American and Chinese aircraft could be flying 4,000 miles per hour by 2030

Another key U.S. project is the “Phantom Express” XS-1 spaceplane, which is being developed by Boeing and funded by DARPA. It’s a dual-stage-to-orbit (DSTO) vehicle. Stage one: a hypersonic plane powered by liquid fueled rockets. Once the XS-1 is in near space (18- to 62-mile altitude), we reach stage two, when an expendable rocket attached to the plane’s back will detach and fly into orbit to deploy its 1.5-ton payload. The carrier rocket plane then will be able to return to a runway, where it will be prepped for another launch within 24 hours. The plan is that it can undertake at least 10 launches in 10 days, providing the U.S. space system more resilience to replace satellites in the event of a conflict.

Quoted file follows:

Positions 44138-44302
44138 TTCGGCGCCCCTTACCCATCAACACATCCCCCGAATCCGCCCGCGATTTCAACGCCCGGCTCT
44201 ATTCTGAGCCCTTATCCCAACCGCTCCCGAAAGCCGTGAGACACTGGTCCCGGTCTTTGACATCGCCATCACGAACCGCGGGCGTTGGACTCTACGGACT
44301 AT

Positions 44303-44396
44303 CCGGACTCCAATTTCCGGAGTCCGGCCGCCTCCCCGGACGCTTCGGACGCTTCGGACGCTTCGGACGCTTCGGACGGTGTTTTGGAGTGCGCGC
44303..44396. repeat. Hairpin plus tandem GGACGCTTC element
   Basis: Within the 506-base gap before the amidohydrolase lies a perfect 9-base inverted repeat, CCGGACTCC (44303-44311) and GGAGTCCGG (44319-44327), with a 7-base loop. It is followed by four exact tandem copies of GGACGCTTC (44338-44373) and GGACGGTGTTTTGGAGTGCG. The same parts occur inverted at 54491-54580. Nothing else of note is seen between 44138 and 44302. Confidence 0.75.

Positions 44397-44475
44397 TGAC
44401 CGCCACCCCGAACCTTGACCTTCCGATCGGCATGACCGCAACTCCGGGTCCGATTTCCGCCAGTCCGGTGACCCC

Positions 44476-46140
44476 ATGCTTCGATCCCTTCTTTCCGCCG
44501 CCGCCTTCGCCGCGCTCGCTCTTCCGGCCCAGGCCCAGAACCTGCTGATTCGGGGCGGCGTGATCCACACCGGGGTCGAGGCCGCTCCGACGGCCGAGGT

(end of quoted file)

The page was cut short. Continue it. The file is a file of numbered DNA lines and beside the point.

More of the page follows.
China, however, is developing some major competition in this same hypersonic race. There are two separate projects. For one, CASIC debuted the Teng Yun spacecraft design during the Global Space Exploration 2017 (GLEX 2017) conference in Beijing. The DSTO Teng Yun would have a combined weight of 100-150 tons. The first stage is a Mach 6 hypersonic ‘carrier’ aircraft, with TRCC engines that can fly to altitudes of 18 to 25 miles. Unlike the XS-1, the Teng Yun’s second stage is a reusable, 10-15-ton rocket-powered spaceplane capable of carrying either 2 tons of cargo or 5 passengers.